Gardaí called in to another credit union after it ran up €218,000 loss
Suspected financial irregularities at another credit union have been reported to gardaí and the Central Bank.
Members of Citybus Employees Credit Union in Dublin have been told their savings have not been affected.
But the annual accounts and financial statement for last year, seen by the Irish Independent, describe "financial irregularities" being uncovered, including problems with a member draw which meant losses of €218,000, and a tax liability for directors.
Outgoing chairman David Mooney wrote in the report: "An Garda Síochána has been fully informed."
It comes after financial irregularities have been uncovered at a small number of credit unions.
The Citybus Employees CU annual accounts state that members who entered into the prize draw had had their money paid back to them.
"In mid-2016, our internal systems and controls identified an irregularity in the operation of the members' draw. The accumulated loss suffered by the credit union ran to €218,547," the accounts state.
The credit union has made a claim on its insurance to cover the loss. It is not clear what the issue was with the draw.
An underpayment of tax on the expenses given to directors has prompted the credit union to make a settlement of €61,000 with Revenue.
The annual report calls this a "history tax liability".
It relates to benefit-in-kind tax on Football Association of Ireland tickets.
Asked about the "financial irregularities", Citybus Employees CU manager Louise Kennedy said an issue warranting further investigation was identified through internal processes during a routine review of the prize draw.
"The credit union took all appropriate steps to deal with this issue swiftly and immediately informed the relevant authorities - the Central Bank and An Garda Síochána," she added.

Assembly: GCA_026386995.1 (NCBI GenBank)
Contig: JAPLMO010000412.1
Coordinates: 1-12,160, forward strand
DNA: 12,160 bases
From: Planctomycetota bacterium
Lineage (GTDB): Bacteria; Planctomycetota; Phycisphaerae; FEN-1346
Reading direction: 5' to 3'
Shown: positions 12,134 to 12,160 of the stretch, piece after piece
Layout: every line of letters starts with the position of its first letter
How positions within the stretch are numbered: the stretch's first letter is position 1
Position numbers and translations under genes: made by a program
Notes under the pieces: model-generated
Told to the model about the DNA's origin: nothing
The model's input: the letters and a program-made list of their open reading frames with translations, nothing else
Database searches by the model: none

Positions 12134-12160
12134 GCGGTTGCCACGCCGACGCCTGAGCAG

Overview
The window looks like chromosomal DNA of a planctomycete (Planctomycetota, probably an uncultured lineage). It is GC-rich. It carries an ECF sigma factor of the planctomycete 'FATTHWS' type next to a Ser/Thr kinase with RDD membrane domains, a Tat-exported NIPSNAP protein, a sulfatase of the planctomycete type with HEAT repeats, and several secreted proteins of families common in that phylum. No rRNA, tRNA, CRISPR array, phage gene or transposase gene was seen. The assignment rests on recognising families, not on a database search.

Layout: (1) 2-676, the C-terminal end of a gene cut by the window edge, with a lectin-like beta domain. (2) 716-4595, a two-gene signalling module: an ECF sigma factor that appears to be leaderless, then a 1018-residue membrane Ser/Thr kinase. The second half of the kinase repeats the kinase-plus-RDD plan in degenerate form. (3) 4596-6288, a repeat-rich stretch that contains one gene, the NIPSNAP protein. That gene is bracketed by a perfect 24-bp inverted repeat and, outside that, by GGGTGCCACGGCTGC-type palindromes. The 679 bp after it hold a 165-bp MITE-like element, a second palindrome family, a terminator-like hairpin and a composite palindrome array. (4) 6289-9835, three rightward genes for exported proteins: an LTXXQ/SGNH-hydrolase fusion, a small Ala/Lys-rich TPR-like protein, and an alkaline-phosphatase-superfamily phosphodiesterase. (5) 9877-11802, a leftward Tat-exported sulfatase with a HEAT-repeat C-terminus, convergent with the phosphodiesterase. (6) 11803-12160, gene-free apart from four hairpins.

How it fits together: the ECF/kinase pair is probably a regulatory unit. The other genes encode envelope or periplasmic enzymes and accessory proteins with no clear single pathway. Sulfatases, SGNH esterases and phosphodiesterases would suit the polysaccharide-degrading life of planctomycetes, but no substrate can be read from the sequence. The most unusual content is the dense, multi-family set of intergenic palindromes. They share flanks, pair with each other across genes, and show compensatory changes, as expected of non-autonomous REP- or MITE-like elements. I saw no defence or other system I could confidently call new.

Ms Kennedy insisted that member's savings were not affected. "As this matter is currently under investigation, we are not in a position to make any further comment at present," she said.
The issues are due to be addressed at the credit union's annual general meeting this week. It has 2,800 members.
This is just the latest controversy to hit a credit union. Last year one of the biggest credit unions in the State, St Anthony's & Claddagh in Co Galway, dismissed a staff member and reported a suspected theft to gardaí.
Gurranabraher Credit Union in Co Cork lost €200,000.
Last month, a 55-year-old former employee of Synergy Credit Union in Fermoy, Co Cork, pleaded guilty to stealing more than €400,000 from the lender.
Rush Credit Union, in Co Dublin, was shut down after a series of fraudulent activities were discovered. Some €1.3m has been set aside to cover the cost of the fraud at that lender.
A Central Bank spokesperson said it expected all credit union prize draws to be operated in accordance with legislation, regulation and guidance and be fully transparent to members.
"Credit unions operating prize draws are expected to review the recommendations set out in that report and consider how these can inform their boards in developing or updating the systems and controls in place for such draws," the spokesperson said.
In March, a Central Bank review of credit unions found that in 30pc of those that operated prize draws, staff and directors were winners of prizes. Some credit unions reacted to this by banning staff and directors from entering the draws, which often have a car as the top prize.